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Australian Internet Freedoms Group Moves to the U.S.

22 December 1999

SYDNEY, AUSTRALIA -- Protesting new Internet laws that will come into effect on January 1, 2000, Australian online freedoms group Electronic Frontiers Australia (EFA) has packed up its Web site and moved to the U.S.

The Australian group, which was vocal in its opposition to new legislation that restricts locally-hosted online content and requires Internet users to be provided with filtering software, now hosts its Web site at, in the U.S.

Greg Taylor, the EFA's Webmaster, said that the move was necessary to avoid the risk of a take-down notice and because, with the lack of any precedent, the group was unsure whether it would need to restrict access to adults.

"In the absence of any precedent for the application of film and video classification guidelines to Internet content, it is impossible for us to know whether anything on our Web site would be 'prohibited content' under the legislation," said Taylor.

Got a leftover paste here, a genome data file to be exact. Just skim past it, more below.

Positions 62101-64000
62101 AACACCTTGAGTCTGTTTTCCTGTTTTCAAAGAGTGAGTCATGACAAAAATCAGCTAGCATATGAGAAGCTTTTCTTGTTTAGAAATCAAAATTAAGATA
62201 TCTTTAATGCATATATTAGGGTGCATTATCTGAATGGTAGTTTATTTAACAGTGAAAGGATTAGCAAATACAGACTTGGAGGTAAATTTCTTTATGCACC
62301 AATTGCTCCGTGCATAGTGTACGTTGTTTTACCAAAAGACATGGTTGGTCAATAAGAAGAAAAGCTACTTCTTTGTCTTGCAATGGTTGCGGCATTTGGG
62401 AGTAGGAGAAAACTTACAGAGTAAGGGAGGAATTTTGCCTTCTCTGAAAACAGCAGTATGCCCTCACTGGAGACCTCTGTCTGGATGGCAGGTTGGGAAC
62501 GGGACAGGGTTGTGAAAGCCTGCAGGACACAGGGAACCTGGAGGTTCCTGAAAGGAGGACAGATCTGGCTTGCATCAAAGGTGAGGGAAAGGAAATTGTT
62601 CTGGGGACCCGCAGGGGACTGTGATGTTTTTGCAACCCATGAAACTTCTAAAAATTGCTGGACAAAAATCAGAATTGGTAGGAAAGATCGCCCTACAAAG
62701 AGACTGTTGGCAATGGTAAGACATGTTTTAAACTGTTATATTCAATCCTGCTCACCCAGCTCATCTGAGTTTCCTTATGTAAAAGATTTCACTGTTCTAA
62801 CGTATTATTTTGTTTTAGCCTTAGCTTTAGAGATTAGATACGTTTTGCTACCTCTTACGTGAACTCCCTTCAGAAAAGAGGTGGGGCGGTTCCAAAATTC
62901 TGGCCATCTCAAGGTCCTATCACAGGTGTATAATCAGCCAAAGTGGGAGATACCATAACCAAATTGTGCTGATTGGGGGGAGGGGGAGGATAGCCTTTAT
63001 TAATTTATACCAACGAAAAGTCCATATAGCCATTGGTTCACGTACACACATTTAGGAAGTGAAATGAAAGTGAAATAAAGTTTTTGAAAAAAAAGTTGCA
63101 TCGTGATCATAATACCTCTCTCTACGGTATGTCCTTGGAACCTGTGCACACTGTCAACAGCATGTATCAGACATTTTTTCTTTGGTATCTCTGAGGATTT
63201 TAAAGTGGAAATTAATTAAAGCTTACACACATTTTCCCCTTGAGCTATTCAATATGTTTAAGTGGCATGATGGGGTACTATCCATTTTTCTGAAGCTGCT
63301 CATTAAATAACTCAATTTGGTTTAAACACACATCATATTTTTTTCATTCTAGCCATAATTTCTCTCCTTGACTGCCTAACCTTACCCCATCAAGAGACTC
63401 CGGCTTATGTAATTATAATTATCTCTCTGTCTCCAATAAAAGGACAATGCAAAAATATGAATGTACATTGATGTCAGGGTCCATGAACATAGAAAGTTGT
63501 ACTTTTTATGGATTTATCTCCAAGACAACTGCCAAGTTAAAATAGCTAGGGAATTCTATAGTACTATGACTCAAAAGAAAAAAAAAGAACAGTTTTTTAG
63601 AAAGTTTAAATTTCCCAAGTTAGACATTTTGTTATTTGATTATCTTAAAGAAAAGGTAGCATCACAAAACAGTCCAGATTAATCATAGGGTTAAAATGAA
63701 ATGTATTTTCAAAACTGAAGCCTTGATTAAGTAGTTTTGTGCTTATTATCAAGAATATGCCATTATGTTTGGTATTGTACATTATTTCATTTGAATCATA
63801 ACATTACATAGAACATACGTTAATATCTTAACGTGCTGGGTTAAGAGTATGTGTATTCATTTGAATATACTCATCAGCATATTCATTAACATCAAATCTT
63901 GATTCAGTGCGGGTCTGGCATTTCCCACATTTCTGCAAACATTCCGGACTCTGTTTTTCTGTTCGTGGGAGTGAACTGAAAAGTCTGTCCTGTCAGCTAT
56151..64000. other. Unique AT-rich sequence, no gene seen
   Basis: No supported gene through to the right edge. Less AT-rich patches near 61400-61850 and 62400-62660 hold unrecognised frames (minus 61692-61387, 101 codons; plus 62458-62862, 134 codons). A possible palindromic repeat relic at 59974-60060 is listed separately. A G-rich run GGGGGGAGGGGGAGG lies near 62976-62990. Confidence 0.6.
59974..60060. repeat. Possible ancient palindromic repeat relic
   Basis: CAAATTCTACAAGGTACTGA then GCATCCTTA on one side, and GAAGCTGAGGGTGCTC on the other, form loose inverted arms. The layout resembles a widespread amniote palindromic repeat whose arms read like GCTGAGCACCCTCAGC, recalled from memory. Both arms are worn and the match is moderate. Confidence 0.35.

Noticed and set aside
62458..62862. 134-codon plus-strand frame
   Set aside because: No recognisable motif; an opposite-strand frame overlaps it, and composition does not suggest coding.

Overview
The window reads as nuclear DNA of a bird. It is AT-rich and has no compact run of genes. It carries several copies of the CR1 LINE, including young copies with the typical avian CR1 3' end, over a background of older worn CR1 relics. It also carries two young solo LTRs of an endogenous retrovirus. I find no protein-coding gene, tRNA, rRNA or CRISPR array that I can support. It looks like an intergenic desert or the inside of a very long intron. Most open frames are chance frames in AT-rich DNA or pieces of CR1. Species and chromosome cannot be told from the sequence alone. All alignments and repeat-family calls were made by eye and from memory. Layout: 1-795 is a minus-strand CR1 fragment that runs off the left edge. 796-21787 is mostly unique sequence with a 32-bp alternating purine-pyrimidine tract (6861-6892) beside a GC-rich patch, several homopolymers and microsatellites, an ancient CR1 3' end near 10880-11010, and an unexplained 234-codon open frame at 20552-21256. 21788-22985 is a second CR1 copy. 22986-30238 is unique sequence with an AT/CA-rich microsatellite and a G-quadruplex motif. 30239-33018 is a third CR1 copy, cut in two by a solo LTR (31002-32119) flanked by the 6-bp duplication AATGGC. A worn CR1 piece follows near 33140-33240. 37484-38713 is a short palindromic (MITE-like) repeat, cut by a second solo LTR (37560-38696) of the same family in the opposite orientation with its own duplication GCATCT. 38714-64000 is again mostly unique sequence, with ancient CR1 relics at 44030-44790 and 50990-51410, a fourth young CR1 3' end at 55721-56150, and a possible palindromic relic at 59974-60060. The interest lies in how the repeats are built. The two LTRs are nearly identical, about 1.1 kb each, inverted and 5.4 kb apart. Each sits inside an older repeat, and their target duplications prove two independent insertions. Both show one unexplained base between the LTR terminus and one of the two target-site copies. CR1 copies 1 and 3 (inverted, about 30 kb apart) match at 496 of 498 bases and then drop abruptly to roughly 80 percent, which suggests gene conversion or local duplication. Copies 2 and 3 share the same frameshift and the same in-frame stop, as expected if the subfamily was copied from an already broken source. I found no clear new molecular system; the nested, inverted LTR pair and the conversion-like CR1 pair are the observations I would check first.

Under the new legislation, adult Internet content that would be rated R by the film and video classification board needs to be protected by an approved adult verification system. If it is not, and a complaint is registered about it by the Australian Broadcasting Authority, the hosting provider could be ordered to take it down.

"Although we don't believe we have published anything that might be deemed illegal, our site could well contain material with adult themes, which requires an adult verification system to be implemented," said Taylor. "This would be an obstacle not only for our Australian readers, but also for our extensive overseas audience ... Nothing would cause a potential reader to lose interest faster than having to comply with an onerous and intrusive age verification check."

"Similarly we have no wish to be subject to a take-down notice aimed at silencing us, as some politicians would like to do," he added. "We want to be free to tell the world about the draconian censorship regime in Australia. We have therefore decided to move our Web site with the intent of placing it beyond the whims of Australian regulators."

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